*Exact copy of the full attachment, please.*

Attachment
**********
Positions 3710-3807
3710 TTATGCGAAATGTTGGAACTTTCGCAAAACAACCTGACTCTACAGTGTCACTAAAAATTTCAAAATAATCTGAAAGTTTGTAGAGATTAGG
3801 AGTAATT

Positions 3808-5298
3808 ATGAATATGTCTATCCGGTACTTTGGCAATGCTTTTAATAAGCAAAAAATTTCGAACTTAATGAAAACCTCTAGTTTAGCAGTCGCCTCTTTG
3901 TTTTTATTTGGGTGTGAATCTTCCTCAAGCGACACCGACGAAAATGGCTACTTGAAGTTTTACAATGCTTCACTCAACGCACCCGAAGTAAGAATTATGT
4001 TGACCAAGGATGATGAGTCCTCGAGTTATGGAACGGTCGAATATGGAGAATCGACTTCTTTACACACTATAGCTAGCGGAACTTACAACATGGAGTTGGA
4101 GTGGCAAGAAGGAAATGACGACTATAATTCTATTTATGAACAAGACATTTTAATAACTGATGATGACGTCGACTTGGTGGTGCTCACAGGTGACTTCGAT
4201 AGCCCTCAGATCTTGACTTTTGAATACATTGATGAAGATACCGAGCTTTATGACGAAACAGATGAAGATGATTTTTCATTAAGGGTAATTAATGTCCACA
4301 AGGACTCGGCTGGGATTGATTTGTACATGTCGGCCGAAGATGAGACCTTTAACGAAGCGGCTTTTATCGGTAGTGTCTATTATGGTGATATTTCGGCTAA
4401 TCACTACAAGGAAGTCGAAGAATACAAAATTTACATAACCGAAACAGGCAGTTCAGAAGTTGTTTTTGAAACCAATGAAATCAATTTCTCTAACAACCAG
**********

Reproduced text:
Positions 3710-3807
3710 TTATGCGAAATGTTGGAACTTTCGCAAAACAACCTGACTCTACAGTGTCACTAAAAATTTCAAAATAATCTGAAAGTTTGTAGAGATTAGG
3801 AGTAATT

Positions 3808-5298
3808 ATGAATATGTCTATCCGGTACTTTGGCAATGCTTTTAATAAGCAAAAAATTTCGAACTTAATGAAAACCTCTAGTTTAGCAGTCGCCTCTTTG
3901 TTTTTATTTGGGTGTGAATCTTCCTCAAGCGACACCGACGAAAATGGCTACTTGAAGTTTTACAATGCTTCACTCAACGCACCCGAAGTAAGAATTATGT
4001 TGACCAAGGATGATGAGTCCTCGAGTTATGGAACGGTCGAATATGGAGAATCGACTTCTTTACACACTATAGCTAGCGGAACTTACAACATGGAGTTGGA
4101 GTGGCAAGAAGGAAATGACGACTATAATTCTATTTATGAACAAGACATTTTAATAACTGATGATGACGTCGACTTGGTGGTGCTCACAGGTGACTTCGAT
4201 AGCCCTCAGATCTTGACTTTTGAATACATTGATGAAGATACCGAGCTTTATGACGAAACAGATGAAGATGATTTTTCATTAAGGGTAATTAATGTCCACA
4301 AGGACTCGGCTGGGATTGATTTGTACATGTCGGCCGAAGATGAGACCTTTAACGAAGCGGCTTTTATCGGTAGTGTCTATTATGGTGATATTTCGGCTAA
4401 TCACTACAAGGAAGTCGAAGAATACAAAATTTACATAACCGAAACAGGCAGTTCAGAAGTTGTTTTTGAAACCAATGAAATCAATTTCTCTAACAACCAG